DB: your music often references cinema, was that also a big influence on the visuals?
JL: definitely, I love film and it was a massive influence on what we were doing. I’ve always felt like I see music a lot of the time.






DJ shadow / DJ krush lost & found (S.F.L.) / kemuri, 1994    
12 x 12” album sleeve
artwork by futura
design by swifty




U.N.K.L.E. time has come EP, 1994
12 x 12” picture disc artwork by futura
design by swifty




DB: how important was it to continually work with the same group of artists?
JL: that continuity turned out to be crucial to the image of the label. to have a style helped in terms of recognition and working with the same artists helped the look and feel evolve naturally. having a distinct style also helped create a social environment that people felt they could be part of, that was very important to me. in this respect I was inspired by what def jam, warp, blue note had done in terms of forming an unmistakable sound and image for their labels.




howie B have mercy EP, 1994
12 x 12” record sleeve
artwork by toshio nakanishi
ink on paper






iconograffiti UK exhibition flyer, 1994
design by eric haze




DB: were you ever ‘hands on’ with the design side of things?
JL: I was always involved in the direction of the artwork and the concepts, so I was hands on in that sense but not the actual rendering of the art work no, I never picked up a paintbrush or anything like that – that was always done by the different artists and designers we worked with.






by 3D (robert del naja)
spray-paint and household emulsion on board





headz 2A, 1996
12 x 14” record sleeve
artwork by 3D
design by ben drury and will bankhead





DB: what criteria did you work to when producing the packaging for mo’wax?
JL: we did things for ourselves at first but as the label grew things changed a bit, we had a bigger audience, a bit more budget and we became interested in different things. but it always felt natural, as though ourselves, our work and our audience were evolving in synch with each other.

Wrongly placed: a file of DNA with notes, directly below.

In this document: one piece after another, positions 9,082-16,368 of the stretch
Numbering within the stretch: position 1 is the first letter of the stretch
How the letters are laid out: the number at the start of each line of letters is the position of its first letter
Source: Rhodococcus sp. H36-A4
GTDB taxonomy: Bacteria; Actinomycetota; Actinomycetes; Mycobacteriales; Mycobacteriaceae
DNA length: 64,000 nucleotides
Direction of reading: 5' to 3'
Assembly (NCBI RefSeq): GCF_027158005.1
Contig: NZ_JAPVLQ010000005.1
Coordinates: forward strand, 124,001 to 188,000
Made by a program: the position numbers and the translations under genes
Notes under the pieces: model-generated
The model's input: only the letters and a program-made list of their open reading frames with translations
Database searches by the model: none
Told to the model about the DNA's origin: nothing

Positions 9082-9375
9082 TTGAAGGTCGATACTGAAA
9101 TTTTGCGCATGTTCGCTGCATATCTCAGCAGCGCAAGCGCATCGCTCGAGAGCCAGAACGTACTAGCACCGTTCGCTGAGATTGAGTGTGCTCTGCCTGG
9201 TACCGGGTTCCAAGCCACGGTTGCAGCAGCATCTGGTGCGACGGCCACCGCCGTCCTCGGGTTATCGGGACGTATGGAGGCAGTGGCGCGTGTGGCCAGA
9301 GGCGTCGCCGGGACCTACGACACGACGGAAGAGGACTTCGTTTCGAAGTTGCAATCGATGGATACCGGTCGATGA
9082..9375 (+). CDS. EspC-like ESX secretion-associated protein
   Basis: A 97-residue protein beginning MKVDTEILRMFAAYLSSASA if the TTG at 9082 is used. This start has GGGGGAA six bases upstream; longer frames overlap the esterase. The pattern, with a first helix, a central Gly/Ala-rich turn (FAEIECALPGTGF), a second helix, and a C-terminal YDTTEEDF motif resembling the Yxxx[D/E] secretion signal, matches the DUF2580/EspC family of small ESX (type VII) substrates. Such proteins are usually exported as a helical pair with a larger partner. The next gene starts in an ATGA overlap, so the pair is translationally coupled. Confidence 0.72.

psyence fiction original artwork, 1998
by futura
collage and enamel spray-paint on canvas





psyence fiction, 1998
12 x 12” record sleeve
artwork by futura
design by ben drury





DB: was there a typical process behind the design and packaging?
JL: it was always the result of a conversation between myself and whoever was working on the project; swifty in the beginning or ben drury and will bankhead – who I still work with today. generally one of us would have a reference; a painting or an image that we felt suited the music and then we’d discuss how to develop that into a piece of packaging.


we’d always think about what we could do to make the packaging special. we were obsessive over materials, formats, layouts, printing techniques any details that would make it desirable. generally speaking I didn’t like to have a lot of text on the packaging, so in some cases the text would be on stickers that could be taken off and the sleeve would feel like a painting. I wanted each record to feel like an artwork – for the music and the packaging to feel like a piece of art in its entirety.





psyence fiction, 1998
artwork by futura
design by ben drury





psyence fiction DJ survival kit
limited edition pop-up gatefold 12 x 12” record sleeve
artwork by futura
design by ben drury




DB: did the packaging ever loose you money?
JL: not exactly but the packaging was usually expensive compared to what most people were producing. so we didn’t make as much money as we could have maybe but that never really bothered me. I took a lot of pride in the packaging… and a lot of flak for it!





UNKLE rabbit in your headlights (single), 1998